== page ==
Helping small not-for-profits in Taiwan

Story of service • Taiwan • February 2012

Volunteers help not-for-profits in Taiwan.
Volunteers help not-for-profits in Taiwan.
In Taiwan, the amount of annual charity donations totals nearly US$1.5 billion, 30 percent of youth volunteer for charitable causes, and the country ranks first in Asia for the amount of blood donated. But out of the more than 50,000 not-for-profits in Taiwan, 4 percent – or 2,000 – receive most of the charitable resources. This 4% represents only the largest international organizations.

Small and medium not-for-profits in Taiwan lack the financial resources to effectively market and brand their organizations and, as a result, their ability to raise funds suffers. Resources are often over-donated to large international not-for-profits during disasters, and donations can become “idle,” or not used. As a result, small and medium not-for-profits in Taiwan face a tough battle just to survive and do ‘good.’

In his experience volunteering for not-for-profit organizations, Bruce Ke, a team lead in IBM’s China Development Lab Taipei, saw many small not-for-profit organizations suffering from a lack of resources. Through another IBM volunteer, he met students from the International Association of Students in Economics and Management, AIESEC, the largest student-run organization in the world, who were also interested in helping small and medium not-for-profits achieve better resource distribution. Bruce became the service leader of a project combining the human resources of AIESEC Taiwan with IT and consulting resources at IBM to help Taiwan’s struggling small and medium not-for-profit organizations. An IBM Catalyst Grant will make their project possible.

"This project is one of my dreams in volunteering," Bruce, one of the leads of the IBM Taiwan Volunteer Club, says. "I would like to be a part of it along the way for it to come true."

In Taiwan, Bruce Ke and AIESEC work to match not-for-profits with resources, volunteers.

Optimization through Intelligent, Interconnected, Instrumented systems

The project will build an online system called IVC – Intelligent, Interconnected, Instrumented, Volunteer, and Charity - to optimize donations and distribution of resources, matching goods and volunteers to appropriate not-for-profit organizations. IBM volunteers, along with AIESEC and its co-organizers, will build standard operation processes with a consulting service team, integrating domain expertise. Core team volunteers from IBM, such as service leads, developers, consulting service team and quality control volunteers, will contribute at least 50 hours to the project over the next year. They will help with project management, system analysis, design, development, testing, and promotion in the platform design phase.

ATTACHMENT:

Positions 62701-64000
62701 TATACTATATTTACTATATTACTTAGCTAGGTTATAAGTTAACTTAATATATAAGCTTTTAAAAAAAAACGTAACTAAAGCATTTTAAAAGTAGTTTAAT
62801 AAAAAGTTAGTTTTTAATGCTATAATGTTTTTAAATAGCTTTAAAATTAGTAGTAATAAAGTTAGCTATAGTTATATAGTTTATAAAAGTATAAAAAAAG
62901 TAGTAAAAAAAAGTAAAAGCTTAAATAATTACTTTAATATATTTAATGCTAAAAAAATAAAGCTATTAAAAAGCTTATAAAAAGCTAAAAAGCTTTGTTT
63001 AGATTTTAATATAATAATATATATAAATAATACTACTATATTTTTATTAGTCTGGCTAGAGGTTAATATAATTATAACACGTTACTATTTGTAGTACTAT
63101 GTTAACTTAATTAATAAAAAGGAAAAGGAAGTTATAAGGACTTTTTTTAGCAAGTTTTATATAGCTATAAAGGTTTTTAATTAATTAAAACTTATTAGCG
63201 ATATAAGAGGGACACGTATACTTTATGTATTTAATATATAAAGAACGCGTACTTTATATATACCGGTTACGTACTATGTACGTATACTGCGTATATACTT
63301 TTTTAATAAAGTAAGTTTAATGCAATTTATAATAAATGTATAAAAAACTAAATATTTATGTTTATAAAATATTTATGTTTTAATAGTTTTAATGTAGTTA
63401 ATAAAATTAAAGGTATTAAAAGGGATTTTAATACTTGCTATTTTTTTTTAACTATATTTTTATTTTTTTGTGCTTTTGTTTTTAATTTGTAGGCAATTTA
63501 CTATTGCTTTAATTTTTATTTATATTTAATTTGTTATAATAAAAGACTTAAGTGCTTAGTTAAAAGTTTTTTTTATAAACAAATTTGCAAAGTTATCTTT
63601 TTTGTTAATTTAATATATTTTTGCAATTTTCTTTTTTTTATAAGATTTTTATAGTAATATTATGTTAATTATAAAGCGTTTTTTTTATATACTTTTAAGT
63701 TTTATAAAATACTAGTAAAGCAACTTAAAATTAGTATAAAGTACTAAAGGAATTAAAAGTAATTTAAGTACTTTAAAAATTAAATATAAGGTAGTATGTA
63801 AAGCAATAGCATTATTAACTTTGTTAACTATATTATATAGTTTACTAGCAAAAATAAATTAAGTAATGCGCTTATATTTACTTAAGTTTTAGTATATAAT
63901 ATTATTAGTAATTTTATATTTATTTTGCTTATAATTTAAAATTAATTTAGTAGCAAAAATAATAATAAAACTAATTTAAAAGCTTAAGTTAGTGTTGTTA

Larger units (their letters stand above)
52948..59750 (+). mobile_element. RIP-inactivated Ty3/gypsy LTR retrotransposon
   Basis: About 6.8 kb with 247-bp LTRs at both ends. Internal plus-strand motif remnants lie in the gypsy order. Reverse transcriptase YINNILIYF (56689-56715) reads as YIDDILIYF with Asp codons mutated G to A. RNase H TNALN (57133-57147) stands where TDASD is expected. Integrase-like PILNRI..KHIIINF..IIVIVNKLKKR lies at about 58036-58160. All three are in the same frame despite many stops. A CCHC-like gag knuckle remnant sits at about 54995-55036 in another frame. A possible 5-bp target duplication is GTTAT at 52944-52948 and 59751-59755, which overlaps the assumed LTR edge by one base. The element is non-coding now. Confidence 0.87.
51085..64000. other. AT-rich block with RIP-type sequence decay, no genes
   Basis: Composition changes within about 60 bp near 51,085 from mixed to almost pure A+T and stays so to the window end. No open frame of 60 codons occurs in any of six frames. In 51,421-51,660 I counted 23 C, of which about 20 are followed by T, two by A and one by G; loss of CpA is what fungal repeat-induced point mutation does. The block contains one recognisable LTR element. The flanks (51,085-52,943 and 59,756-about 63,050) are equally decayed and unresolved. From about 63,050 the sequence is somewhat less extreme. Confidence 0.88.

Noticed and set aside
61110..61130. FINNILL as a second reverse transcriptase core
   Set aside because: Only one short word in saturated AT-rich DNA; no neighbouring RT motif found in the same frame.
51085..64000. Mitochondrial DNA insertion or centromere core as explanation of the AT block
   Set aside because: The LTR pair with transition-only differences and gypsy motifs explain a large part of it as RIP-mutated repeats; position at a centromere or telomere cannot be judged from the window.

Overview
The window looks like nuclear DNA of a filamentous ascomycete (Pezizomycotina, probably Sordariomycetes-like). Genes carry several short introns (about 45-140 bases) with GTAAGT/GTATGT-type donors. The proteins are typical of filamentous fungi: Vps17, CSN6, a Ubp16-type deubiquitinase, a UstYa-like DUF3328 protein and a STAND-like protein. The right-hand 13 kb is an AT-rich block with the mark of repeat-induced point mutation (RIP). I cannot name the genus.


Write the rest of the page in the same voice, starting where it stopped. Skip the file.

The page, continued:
Volunteers also will leverage Facebook to involve the public and contribute to change agents, construct a standard operation process and a global adaptation team for worldwide replication of the program, and form a quality control committee.

In one example of how the AIESEC partnership with IBM will benefit small not-for-profits, a community development association in New Taipei City hoped to help female immigrants from Southeast Asia to manufacture vacuum-packed Southeast Asian meals to sell, increasing their personal revenue so they can live independently. But, due to limited bandwidth and funding, the association failed to establish diversified product marketing and sales channels, and is now facing an operation crisis.

The AIESEC will work to find full-time foreign volunteers for the association, and the IVC Matching Platform will synchronize the appropriate goods and part-time local volunteers to meet the association's needs. A consultant service will assist with product launch and promotion, web site setup, community management and talent management. Working together, AIESEC and IBM volunteers will help the community association survive, and eventually build a sustainable enterprise, helping the women immigrants eventually live on their own. “I feel very excited being on this project,” Bruce says. “I have been holding this kind of idea for more than two years, and right now, I have a budget and volunteers who want to put the idea into practice. The most satisfying part to me is that lots of volunteers have experienced the same issue in their volunteer works, and now, we have more of a chance to change the unbalanced situation of resource distribution and the waste of donations.”

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